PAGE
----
Walmart released its 4th quarter earnings report last week, and the numbers were a confirmation of the reality the company is facing: competing to keep the title of low cost leader comes at a price.
The earnings numbers painted a mixed picture. Total revenue rose 5.9%. And sales at US stores open for at least one year rose 1.5%…the second consecutive quarterly increase. Store traffic increased for the first time in two years.
But increased sales traffic came at the expense of profits. Lower holiday prices drew in consumers, but lower prices also meant that net income fell -15%. And margins are shrinking, and will continue to be squeezed as the company continues to cut prices in the coming months.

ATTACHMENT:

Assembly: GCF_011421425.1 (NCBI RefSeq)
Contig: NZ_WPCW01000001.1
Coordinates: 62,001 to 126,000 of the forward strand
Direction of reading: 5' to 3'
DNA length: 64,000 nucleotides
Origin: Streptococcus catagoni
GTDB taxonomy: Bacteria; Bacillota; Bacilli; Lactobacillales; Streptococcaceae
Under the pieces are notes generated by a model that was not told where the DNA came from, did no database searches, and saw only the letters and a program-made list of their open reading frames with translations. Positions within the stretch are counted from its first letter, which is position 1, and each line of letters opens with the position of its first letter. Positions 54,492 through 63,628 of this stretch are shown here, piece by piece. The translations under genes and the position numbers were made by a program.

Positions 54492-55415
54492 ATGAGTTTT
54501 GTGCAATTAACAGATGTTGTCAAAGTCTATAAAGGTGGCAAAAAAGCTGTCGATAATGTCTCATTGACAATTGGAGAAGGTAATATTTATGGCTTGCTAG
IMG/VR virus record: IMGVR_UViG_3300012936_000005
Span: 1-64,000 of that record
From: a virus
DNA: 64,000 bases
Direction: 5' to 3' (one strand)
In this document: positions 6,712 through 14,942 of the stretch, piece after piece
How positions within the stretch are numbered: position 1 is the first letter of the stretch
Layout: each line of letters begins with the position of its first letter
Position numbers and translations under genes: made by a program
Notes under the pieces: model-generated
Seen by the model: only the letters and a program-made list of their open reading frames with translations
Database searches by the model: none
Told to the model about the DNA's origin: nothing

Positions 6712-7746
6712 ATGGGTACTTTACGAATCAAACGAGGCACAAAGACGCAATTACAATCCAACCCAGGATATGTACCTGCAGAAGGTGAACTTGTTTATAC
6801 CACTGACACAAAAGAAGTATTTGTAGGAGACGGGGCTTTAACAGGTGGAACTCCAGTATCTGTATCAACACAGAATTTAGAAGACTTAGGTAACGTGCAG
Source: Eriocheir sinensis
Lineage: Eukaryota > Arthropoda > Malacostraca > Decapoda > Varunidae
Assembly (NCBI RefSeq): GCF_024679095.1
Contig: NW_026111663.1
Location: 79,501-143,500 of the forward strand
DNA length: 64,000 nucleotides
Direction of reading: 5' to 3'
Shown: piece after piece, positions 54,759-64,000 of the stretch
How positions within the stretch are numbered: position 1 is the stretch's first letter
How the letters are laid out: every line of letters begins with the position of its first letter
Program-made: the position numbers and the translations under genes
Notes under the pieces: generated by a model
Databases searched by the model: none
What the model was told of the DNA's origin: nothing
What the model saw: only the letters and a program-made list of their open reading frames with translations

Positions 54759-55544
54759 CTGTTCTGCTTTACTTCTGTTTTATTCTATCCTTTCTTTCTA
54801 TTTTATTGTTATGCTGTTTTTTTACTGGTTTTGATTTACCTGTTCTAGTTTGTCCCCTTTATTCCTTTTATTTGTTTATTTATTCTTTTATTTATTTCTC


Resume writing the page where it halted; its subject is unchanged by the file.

Walmart’s annual dividend yield of 2.5% is met by the reality that the stock is down -1.6% so far this year…while the market is up 8.96%. Walmart accounts for 10% of non-automotive spending in the US… but when getting more product out the door cuts profits and pressures margins, there’s a problem. Because of that, I don’t look at the recent sell-off as a buying opportunity. I look on it as a reminder that this stock has managed to go nowhere over the past decade.